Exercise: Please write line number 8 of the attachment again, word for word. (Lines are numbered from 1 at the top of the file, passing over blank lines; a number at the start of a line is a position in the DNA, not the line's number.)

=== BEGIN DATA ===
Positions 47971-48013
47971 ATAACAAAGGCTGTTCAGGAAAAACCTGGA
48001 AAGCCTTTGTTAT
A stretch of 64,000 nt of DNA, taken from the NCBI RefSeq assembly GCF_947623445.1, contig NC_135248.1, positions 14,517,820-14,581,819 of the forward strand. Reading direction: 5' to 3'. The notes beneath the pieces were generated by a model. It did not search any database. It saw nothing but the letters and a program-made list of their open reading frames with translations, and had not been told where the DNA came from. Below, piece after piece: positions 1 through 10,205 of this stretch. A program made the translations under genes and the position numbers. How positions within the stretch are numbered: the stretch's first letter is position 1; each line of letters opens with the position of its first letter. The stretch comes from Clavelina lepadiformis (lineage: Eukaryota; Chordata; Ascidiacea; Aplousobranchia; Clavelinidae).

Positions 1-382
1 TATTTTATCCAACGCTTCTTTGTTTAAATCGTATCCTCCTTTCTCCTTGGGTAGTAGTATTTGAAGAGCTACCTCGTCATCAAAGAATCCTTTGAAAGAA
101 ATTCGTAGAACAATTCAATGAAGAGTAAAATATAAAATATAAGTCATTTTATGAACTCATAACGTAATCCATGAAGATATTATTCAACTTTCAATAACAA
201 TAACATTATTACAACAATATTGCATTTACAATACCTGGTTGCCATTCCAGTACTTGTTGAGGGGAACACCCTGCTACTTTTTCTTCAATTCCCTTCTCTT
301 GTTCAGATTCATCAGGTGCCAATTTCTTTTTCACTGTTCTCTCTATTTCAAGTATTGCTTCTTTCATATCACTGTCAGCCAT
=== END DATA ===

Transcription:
201 TAACATTATTACAACAATATTGCATTTACAATACCTGGTTGCCATTCCAGTACTTGTTGAGGGGAACACCCTGCTACTTTTTCTTCAATTCCCTTCTCTT